February 7, 2011 Leave a comment
Having recently joined Rocela after a lucky 13 years in the Software Asset Management (SAM) business, Martin asked me to put a few thoughts on paper about what makes Oracle SAM different to the rest of the software industry.
With my experience handling everything from the Millennium Bug to the Cloud, I’ve seen my fair share of software assets managed but when it comes to Optimising Oracle, it really is in a league of its own.
Here are my top five reasons why:
1. The costs are enormous
When you’re looking at a flagship product with a unit cost of over £30,000 per processor, this immediately puts Oracle deployments into a different league of investment. The more efficient you can be, the more units you can cut down on and the greater the cost savingon the bottom line. Reduce how many copies of MS Office you need and you save thousands, optimise your Oracle deployment and you’re on a different scale.
2. Oracle Corporation – more than just a database company
When I first started, Oracle was just a very, very good database company. Thirteen years on, and over 60 acquisitions later, Oracle is in a very serious group of vendors offering solutions at every level of the technology stack. What’s more, every level has different licensing rules and metrics, meaning the SAM manager needs to keep an eye on announcements and acquisitions to gauge the impact on their compliance position.
3. Licensing doesn’t get any more complex
Oracle’s range of licensing metrics is legendary – there are now over 70 variations. But where it differs from other publishers is its ability to offer bespoke pricing based on business metrics.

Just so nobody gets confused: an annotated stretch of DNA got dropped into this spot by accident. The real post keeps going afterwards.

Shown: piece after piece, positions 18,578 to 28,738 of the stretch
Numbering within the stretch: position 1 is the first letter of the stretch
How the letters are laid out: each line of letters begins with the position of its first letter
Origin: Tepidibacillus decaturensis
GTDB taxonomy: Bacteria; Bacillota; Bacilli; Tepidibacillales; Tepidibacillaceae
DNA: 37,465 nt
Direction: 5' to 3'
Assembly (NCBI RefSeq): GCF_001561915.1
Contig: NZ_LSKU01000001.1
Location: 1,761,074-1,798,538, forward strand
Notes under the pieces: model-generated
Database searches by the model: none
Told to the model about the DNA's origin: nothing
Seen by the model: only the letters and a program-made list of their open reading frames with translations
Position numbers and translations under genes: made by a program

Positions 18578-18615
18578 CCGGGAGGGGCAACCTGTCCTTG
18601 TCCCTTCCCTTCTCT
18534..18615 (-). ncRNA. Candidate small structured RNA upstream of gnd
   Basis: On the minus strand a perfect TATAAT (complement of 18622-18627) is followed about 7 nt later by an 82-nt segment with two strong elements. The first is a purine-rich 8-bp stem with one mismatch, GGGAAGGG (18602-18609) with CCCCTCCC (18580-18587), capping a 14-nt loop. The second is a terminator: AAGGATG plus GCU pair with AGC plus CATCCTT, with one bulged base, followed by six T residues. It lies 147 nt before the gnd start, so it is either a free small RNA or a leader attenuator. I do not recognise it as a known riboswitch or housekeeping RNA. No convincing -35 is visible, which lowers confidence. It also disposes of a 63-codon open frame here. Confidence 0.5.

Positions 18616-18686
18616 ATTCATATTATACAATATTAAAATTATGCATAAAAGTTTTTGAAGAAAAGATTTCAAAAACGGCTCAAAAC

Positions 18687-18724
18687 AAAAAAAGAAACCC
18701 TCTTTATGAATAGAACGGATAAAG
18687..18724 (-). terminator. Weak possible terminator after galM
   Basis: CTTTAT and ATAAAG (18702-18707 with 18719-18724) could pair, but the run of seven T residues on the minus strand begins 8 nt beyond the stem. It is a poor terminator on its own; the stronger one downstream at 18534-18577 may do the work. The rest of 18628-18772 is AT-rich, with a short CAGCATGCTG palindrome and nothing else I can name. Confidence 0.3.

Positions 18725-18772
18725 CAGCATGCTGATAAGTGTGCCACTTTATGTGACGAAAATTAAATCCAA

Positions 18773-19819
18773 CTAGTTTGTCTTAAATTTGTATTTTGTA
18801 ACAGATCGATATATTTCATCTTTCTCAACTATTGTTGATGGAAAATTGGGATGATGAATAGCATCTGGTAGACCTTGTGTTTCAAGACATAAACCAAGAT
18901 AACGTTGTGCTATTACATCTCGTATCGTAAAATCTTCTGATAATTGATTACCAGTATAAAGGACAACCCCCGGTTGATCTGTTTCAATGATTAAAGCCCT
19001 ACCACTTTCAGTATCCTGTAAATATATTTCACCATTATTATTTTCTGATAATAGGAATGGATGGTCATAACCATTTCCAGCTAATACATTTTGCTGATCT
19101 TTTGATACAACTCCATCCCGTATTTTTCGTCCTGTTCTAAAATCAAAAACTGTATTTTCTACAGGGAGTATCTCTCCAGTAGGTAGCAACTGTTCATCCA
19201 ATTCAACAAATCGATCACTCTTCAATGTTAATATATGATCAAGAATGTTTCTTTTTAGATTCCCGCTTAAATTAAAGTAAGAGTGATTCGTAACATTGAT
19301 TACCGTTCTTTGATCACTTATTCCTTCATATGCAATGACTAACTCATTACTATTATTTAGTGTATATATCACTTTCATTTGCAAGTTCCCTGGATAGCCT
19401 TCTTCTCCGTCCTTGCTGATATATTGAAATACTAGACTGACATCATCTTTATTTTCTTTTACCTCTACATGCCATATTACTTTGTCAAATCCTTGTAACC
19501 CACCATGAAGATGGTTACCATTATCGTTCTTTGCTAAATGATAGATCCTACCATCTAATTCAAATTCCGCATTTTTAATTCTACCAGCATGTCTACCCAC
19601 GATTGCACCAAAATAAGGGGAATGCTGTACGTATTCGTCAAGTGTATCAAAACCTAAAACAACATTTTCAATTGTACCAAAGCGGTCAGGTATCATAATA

The options for licensing the database technology by ‘processor’ or ‘named user’ are well known but move away from the database level and it’s easy to get confused. For instance,
‘named users’, ‘application users’ and ‘employees’ are all very similar-sounding metrics but with very different implications. Oracle will consider almost any metric (providing it can be tracked) – even on odd occasions the likes of number of airplanes or hotel beds.
And all this is before we even get started delving into the joy of ULAs!
4. You can’t beat a human touch (but automate what you can)
SAM practitioners spend an awful lot of time discovering and cataloguing data. I am a massive supporter of automated discovery as it offers consistent,swift, fresh data. However, there will always be the need for a ‘human touch’ to interpret the contract details and collect usage data which cannot be picked up by scanning servers. We look forward to the SAM tools community adding more functionality to reconcile licensing metrics for named users and business metrics – until then, it’s a DIY job.
5. There’s more to lose if you get it wrong